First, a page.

RYAN: We also can have about 15 conversations nonverbally when on stage together. We can look at each other. I can see him itch his leg a certain way, and I know how he feels about something. I know him so well that we can monitor and sort of mold each performance based on an acute understanding of everything that the other one is feeling and thinking.

MICHAEL: And that’s true with Talene too, who plays Anne Hathaway and who wrote the play. We know her very, very, very well. She’s a dear friend. And then Amelia [Workman], who plays Jane. We didn’t meet until we did this play in New York, but we have become very close — especially here, because we’re bubbled together since we don’t want to get COVID. So we hang out with her all the time. And now I feel the same with them on stage as I do with Ryan. I know what they’re going to do and they know what I’m going to do and we know how to help each other and we know when to be quiet. We know when to be still.

RYAN: I think it’s also helpful that while this show is very broad at times — noisy and loud and colorful and fun and chaotic — I don’t think any of us are stage-hogging people by nature, in the sense that we always give space for the other people. There are some actors who I think could find themselves in this play and it would become purely about them and the chaos that they create on their own. And they don’t actually fold in anyone else in the cast because they’re too interested in their own performance and their own jokes and their own moments. And I think that we don’t do that naturally.

So it’s created this very thick ensemble of people who understand when a moment is not theirs, how to give it over to the other people, even if it’s inside of your line, if the joke is actually over here, even though you’re talking, we know that that’s what it’s about. And we know how to give that away and we know how to not be frustrated or annoyed. We know how to not try to steal focus. I think for a lot of people, the trap of this play would be that everyone’s stealing focus from each other and that therefore the play has no focus. I think we have benefited from being a cast who doesn’t do that.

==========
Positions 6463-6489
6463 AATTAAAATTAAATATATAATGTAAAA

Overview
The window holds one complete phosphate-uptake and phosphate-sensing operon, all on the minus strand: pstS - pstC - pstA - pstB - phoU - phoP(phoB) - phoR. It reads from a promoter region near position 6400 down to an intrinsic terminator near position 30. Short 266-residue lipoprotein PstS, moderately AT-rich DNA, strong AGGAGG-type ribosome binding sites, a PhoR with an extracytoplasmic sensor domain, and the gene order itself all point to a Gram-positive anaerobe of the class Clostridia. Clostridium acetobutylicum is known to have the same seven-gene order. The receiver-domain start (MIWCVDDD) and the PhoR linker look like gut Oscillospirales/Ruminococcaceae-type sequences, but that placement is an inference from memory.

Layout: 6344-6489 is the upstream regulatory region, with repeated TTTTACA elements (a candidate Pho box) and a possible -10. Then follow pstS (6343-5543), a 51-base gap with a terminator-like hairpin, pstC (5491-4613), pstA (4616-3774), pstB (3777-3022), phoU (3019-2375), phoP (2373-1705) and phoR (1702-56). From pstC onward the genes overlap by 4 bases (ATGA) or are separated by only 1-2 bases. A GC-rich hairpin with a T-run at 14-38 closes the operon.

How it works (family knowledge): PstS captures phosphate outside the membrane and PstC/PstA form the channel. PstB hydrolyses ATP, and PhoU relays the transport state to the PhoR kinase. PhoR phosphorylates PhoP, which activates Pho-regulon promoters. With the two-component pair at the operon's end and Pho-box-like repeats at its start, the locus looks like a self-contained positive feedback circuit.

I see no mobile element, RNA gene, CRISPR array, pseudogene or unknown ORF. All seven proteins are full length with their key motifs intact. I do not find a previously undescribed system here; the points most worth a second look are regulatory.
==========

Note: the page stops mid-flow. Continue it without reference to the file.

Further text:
MICHAEL: And I think it’s really smart that we four are very different. I mean, on the surface, Ryan and I are similar. We’re the same age. Similar heights. We’re both white guys and —

RYAN: We’re both stunning-looking.

MICHAEL: Queer handsome dudes. And we —

RYAN: Former Calvin Klein models.

MICHAEL: — and we both do comedy, but —

RYAN: But the way we get into comedy is very different.

MICHAEL: — but what we’re doing in this play is very different from each other. I mean, we can be in sync at times, but it’s very different. And the same is true of Jane and Anne. They’re very different characters. So we have four very different characters, which makes creating stuff so much easier because there’s no envy, there’s no competition. You’re not like, “Well, I thought if you’re doing this, I would be doing this.” It unfolds very naturally because we’re four very different characters.